Herby Popovers (Yorkshire Puddings)

popovers Yorkshire puddings

So I was searching for a quick and easy gluten-free bread to soak up all the saucy sauce of my shakshuka and I came over these popovers. A little research, and tasting, has revealed that these are nothing more but the humble Yorkshire Pudding. The staple of so many a roast dinner. What’s nice about these though is that it made me realise that outside of the roast context (and the important toad in a hole context) I’ve never really eaten Yorkshire Puddings with very much. Why is that? Why is it that we don’t eat these delicious morsels more often? Now that I know how easy, quick and fool-proof they are I’ll be making them every time I’m short of bread. These are gluten and dairy free though you can substitute the flour and milk for the real deals in identical portions.

Makes 12.

Herby Popovers:
4 eggs
1 cup gluten-free flour
1 cup dairy free milk
2 tbsp dried herbs (I went oregano and rosemary)
12 tsp veg oil
generous pinch of salt and pepper

Oven to 220°C. When that getting hot, prep your muffin tin by putting a teaspoon of oil into each muffin mould. When the oven’s at heat pop the tray in and get it piping hot. 10 minutes should do. 

In a mixing bowl or stand mixer, whisk everything up until it’s lump free. Remove the muffin tin and carefully pour the batter into each mould. It should sizzle as you pour.

Pop them back in the oven and wait for them to ‘pop over’ (oh right, that’s where the name comes from…). Don’t open that bloody oven! After 25 minutes they should be risen and golden brown. These are delectably light out of the oven and very moorish. I’ve just made a batch to have with some courgette soup…you have been warned.

Homemade yogurt: a cultured endeavour

I’ve recently decided to get Abel & Cole to deliver a small exotic veg box to me once a week. Their service is great and it has really got me out of a slump in terms of the total lack of inspiration I get whenever I walk into my local Tesco Express. I always have such high hopes when I walk into that Tesco, maybe I’ll get inspired and whip up something amazing. But after doing my zombie rounds, I always end up with a box of eggs; a courgette; some beetroot; and cherry tomatoes…without fail. So upon the arrival of my maiden veg box, brimming with fresh shiitake mushrooms; curly leaf kale; purple carrots; and rainbow chard…I could have cried tears of joy. What’s more amazing is that as well as getting a box of organic exotic veg – every other week I get something free. One week I got orange juice the next a litre of semi skimmed milk.

It is this bottle of milk that this post shall focus on. As much I have every intention to finish a litre of milk, I simply don’t eat enough cereal or drink enough tea to justify this amount of milk without it going off. And sad to say, I have in the past let a perfectly good amount of milk go off and had to lumpily pour it down the sink. So the other day when I checked the fridge and saw this gratis and completely unopened bottle of milk about to turn – I decided to do something about it.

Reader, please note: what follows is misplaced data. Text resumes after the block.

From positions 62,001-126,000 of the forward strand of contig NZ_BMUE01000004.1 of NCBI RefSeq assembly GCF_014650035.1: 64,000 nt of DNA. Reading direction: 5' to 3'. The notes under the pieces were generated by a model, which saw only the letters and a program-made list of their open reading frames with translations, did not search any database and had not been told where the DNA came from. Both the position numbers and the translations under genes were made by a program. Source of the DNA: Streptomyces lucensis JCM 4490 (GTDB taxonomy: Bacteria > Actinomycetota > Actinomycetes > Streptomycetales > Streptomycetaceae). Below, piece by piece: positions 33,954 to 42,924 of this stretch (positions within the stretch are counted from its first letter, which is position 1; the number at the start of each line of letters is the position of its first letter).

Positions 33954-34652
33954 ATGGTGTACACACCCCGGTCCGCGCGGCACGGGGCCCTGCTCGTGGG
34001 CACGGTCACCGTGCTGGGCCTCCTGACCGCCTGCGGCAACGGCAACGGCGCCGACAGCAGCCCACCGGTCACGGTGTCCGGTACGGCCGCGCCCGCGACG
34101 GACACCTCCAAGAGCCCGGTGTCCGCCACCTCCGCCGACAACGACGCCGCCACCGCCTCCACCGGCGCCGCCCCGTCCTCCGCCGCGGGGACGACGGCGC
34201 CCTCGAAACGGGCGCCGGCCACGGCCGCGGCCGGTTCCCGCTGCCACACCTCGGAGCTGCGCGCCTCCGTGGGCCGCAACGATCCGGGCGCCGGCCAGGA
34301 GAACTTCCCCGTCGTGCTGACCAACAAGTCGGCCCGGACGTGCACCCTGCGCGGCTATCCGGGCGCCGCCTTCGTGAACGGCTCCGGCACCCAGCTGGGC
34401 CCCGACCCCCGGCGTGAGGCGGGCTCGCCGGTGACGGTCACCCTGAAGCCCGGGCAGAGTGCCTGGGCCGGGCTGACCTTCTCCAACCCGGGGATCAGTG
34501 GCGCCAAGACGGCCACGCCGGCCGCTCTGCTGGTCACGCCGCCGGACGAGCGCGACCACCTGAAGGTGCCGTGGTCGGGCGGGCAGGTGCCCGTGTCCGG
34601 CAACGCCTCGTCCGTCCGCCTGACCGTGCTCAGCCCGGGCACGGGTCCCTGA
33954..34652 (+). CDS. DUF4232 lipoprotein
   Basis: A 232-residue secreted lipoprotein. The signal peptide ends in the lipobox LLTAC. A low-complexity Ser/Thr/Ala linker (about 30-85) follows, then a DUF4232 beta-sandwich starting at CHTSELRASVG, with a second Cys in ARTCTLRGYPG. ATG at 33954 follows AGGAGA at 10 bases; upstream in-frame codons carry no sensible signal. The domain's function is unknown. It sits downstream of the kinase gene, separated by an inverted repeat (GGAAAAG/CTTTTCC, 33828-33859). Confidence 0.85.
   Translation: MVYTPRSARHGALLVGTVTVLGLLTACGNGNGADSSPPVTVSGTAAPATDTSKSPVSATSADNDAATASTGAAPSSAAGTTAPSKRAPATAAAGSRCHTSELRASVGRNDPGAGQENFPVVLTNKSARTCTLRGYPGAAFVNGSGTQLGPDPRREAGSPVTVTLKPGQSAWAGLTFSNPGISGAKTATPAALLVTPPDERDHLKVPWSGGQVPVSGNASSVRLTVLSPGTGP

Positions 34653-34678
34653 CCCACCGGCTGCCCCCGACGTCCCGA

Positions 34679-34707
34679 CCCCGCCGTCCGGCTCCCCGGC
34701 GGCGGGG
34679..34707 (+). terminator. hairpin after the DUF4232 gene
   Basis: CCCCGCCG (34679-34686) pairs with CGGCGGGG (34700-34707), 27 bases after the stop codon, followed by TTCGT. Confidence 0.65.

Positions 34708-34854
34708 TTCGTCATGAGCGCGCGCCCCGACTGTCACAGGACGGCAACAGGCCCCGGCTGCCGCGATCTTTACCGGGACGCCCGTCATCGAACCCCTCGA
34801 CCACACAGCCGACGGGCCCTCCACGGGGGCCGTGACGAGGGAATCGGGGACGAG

Things you'll need to make yogurt:
1 litre of milk - any type is fine
2-3 tbsp plain yogurt with live cultures - your starter
large pot to heat milk - or slow cooker
sugar or jam thermometer
glass bowl big enough for your milk
whisk
sieve
Jam jars or a big enough glass container for your yogurt

So first you want to pasteurise your milk. Get it in a pot on your stove and heat it ever so slowly (to avoid burny milk) to 82°C – I actually did this in my slow cooker. Once it reaches that temp remove from heat and let it cool to 43°C. While cooling, put your jams jars in the sink and submerge them in hot water. Basically you don’t want cold jam jars for when you transfer your milk and yogurt mixture. Hot liquid and jars: friendly bacteria sexy times. Pour hot water into your glass bowl now too, you’ll need it for the next step.

When your milk has cooled enough get that hot water out of your bowl and pour your milk in. Add those tablespoons of yogurt starter and whisk up a bacillus party! When mixed thoroughly get your jam jars outta the sink and decant the milk mixture in through a sieve. Now place those jars in a warm place and don’t touch them for 8-12 hours – your bacteria like a bit of calm so they don’t die but multiply…I’m sure there’s a rap lyric in there somewhere…oh! Haha, brilliant. Pinoy hip hop. God, I love the internet. I’m just going to go ahead and let that play in the background while I continue to write this…Anyway, I put my yogurt vessel in the oven with the light on overnight.

The next day you should have made beautifully set yogurt! Now put it in the fridge until it’s cooled and ready for you to eat.

I was surprised at how light and creamy mine turned out. The yogurt I used as my starter was quite sharp and I sort of expected it to cultivate a similar flavour. Nope. I served my first ever batch of yogurt with mixed berries, some shredded basil and a drizzle of honey. Delish. If you want a Greek style thicker set yogurt, strain your yogurt over some muslin cloth and sieve for 2-3 hours in the fridge. Also, it turns out that the good bacteria doesn’t denature when you freeze it, so when you’re almost done eating don’t forget to put a few tablespoons in the freezer so you can use your own starter next time. Happy cultivating.

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